This quote can mean many things to various people. To me, it means forging your own trail. Instead of following the crowd and being marked as status quo, it means choosing the unfamiliar in order to reap the rewards of learning life lessons. Anyone can excel at something if they put hard work into it. Many, if not most, people can go to college, get some sort of job, work every week, and earn money; but can everyone invent the latest gadget? Can everyone become an entrepreneur and start their own business? Can everyone become famous from their fabulous talent, good looks, or brilliant personality? “No,” we think, so we don’t try. Some of us would rather get a degree that will most likely land us a high-paying job that will, in turn, lead us to an early retirement. Ignoring our God-given talents and the whispers of heart telling us otherwise, we might end up choosing a life of pain-staking work and count the hours until we can go home for the weekend. Is this truly living or is it merely surviving?
In ‘The Matrix’, the main character Neo is given a life-altering choice by Morpheus. Consuming the blue pill would allow him go back and live in the reality he once knew. He would be comfortable and not know that he was missing out on the truth. The red pill would allow him to escape the fabricated world of the matrix and lead him into the real world. Things would start to get messy. He would have to train and learn new skills in order to get ready for future battles. The choice was that simple: go back to his easy former life or be brave and adventurous enough to see what he’s made of.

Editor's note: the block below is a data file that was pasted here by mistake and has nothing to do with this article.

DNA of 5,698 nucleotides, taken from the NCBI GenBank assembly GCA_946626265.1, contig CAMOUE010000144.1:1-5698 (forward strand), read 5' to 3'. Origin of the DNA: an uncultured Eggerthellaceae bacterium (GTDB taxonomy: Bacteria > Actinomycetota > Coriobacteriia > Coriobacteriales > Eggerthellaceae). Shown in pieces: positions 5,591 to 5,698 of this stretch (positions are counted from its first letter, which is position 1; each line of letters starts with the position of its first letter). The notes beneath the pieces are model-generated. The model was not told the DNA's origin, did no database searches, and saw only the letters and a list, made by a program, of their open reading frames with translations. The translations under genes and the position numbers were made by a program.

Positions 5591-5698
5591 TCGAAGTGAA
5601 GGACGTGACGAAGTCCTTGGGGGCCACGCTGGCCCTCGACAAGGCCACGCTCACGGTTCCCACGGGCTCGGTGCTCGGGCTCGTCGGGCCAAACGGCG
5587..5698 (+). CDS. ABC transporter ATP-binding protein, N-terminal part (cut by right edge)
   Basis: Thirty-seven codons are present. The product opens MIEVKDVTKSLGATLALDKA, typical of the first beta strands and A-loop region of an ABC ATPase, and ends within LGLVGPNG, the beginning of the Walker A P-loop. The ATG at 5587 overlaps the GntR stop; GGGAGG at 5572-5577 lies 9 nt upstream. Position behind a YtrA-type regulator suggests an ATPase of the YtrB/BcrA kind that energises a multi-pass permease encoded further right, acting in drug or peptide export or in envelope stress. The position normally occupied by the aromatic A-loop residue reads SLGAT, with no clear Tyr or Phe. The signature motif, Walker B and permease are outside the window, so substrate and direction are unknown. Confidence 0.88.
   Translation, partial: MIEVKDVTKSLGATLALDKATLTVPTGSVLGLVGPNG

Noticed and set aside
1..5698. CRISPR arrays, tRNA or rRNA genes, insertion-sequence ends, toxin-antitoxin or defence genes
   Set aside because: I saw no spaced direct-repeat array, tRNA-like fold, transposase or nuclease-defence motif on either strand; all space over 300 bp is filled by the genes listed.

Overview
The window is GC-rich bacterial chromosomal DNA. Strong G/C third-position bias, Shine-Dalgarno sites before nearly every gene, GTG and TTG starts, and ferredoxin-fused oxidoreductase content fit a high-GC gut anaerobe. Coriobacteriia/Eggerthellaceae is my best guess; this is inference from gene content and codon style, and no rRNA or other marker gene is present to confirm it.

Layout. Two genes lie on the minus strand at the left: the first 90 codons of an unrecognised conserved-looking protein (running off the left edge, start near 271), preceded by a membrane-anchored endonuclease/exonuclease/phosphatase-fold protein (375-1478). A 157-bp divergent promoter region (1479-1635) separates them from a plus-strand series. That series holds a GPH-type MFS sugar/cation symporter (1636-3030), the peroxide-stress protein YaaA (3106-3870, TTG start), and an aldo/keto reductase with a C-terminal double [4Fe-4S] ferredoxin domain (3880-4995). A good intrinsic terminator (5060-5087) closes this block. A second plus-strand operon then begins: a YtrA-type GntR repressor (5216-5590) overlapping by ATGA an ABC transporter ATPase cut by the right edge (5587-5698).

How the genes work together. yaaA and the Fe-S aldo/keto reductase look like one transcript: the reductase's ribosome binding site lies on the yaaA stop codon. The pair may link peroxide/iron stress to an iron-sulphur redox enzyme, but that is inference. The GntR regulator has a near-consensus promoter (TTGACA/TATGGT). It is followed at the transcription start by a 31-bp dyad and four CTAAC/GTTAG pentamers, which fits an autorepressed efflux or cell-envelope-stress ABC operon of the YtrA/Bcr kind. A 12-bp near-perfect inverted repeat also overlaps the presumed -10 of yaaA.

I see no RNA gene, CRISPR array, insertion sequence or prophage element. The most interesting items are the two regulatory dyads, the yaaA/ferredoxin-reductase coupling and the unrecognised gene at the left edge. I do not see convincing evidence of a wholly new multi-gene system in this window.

Our society is all about taking the easy route: fast food, online shopping, DVRs and honestly, anything else we could possibly need or want can be found on our smartphones. We get angry if we have to wait at a slow traffic light. We complain if the temperature isn’t too our liking at school or work. It’s no wonder that we don’t take the time to follow our passions in life when we’re mainly focused on our own sense of safety and comfort.
Those that are brave enough to create their own path, follow their dreams no matter the cost. They know that if they don’t try, they will never come true. They define success not in what looks good to others. Instead, they relish in the fact that they’re doing exactly what they were made for. Instead of working at a job just for a paycheck, they may end up creating a job that fits them perfectly. They work hard at becoming a better version of themselves. They may make mistakes along the way, but each one is used as a learning experience. There are two roads: one leads to mediocrity and one leads to excellence. It’s our choice today.